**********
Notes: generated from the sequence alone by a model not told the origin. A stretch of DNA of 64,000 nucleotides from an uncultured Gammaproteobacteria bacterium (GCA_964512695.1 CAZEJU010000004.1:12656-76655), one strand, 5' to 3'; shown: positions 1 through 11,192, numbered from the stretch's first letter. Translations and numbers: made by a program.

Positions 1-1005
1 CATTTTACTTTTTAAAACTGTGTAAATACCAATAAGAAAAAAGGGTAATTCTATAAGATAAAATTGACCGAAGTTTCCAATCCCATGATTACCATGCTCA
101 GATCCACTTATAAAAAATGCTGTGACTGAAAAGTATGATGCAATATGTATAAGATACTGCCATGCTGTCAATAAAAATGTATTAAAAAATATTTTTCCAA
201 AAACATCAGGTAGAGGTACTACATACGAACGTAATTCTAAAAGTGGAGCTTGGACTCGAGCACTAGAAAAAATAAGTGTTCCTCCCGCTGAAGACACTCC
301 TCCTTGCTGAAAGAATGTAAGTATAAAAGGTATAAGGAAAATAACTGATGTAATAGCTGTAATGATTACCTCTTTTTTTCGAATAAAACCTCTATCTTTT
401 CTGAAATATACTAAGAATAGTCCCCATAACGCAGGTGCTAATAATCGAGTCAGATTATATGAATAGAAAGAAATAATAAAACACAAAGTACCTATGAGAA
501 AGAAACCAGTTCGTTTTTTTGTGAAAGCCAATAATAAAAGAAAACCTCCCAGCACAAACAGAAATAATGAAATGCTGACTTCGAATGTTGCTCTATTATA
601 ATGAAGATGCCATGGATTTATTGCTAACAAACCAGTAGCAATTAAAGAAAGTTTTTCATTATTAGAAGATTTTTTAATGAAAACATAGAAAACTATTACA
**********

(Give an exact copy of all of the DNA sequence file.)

Notes: generated from the sequence alone by a model not told the origin. A stretch of DNA of 64,000 nucleotides from an uncultured Gammaproteobacteria bacterium (GCA_964512695.1 CAZEJU010000004.1:12656-76655), one strand, 5' to 3'; shown: positions 1 through 11,192, numbered from the stretch's first letter. Translations and numbers: made by a program.

Positions 1-1005
1 CATTTTACTTTTTAAAACTGTGTAAATACCAATAAGAAAAAAGGGTAATTCTATAAGATAAAATTGACCGAAGTTTCCAATCCCATGATTACCATGCTCA
101 GATCCACTTATAAAAAATGCTGTGACTGAAAAGTATGATGCAATATGTATAAGATACTGCCATGCTGTCAATAAAAATGTATTAAAAAATATTTTTCCAA
201 AAACATCAGGTAGAGGTACTACATACGAACGTAATTCTAAAAGTGGAGCTTGGACTCGAGCACTAGAAAAAATAAGTGTTCCTCCCGCTGAAGACACTCC
301 TCCTTGCTGAAAGAATGTAAGTATAAAAGGTATAAGGAAAATAACTGATGTAATAGCTGTAATGATTACCTCTTTTTTTCGAATAAAACCTCTATCTTTT
401 CTGAAATATACTAAGAATAGTCCCCATAACGCAGGTGCTAATAATCGAGTCAGATTATATGAATAGAAAGAAATAATAAAACACAAAGTACCTATGAGAA
501 AGAAACCAGTTCGTTTTTTTGTGAAAGCCAATAATAAAAGAAAACCTCCCAGCACAAACAGAAATAATGAAATGCTGACTTCGAATGTTGCTCTATTATA
601 ATGAAGATGCCATGGATTTATTGCTAACAAACCAGTAGCAATTAAAGAAAGTTTTTCATTATTAGAAGATTTTTTAATGAAAACATAGAAAACTATTACA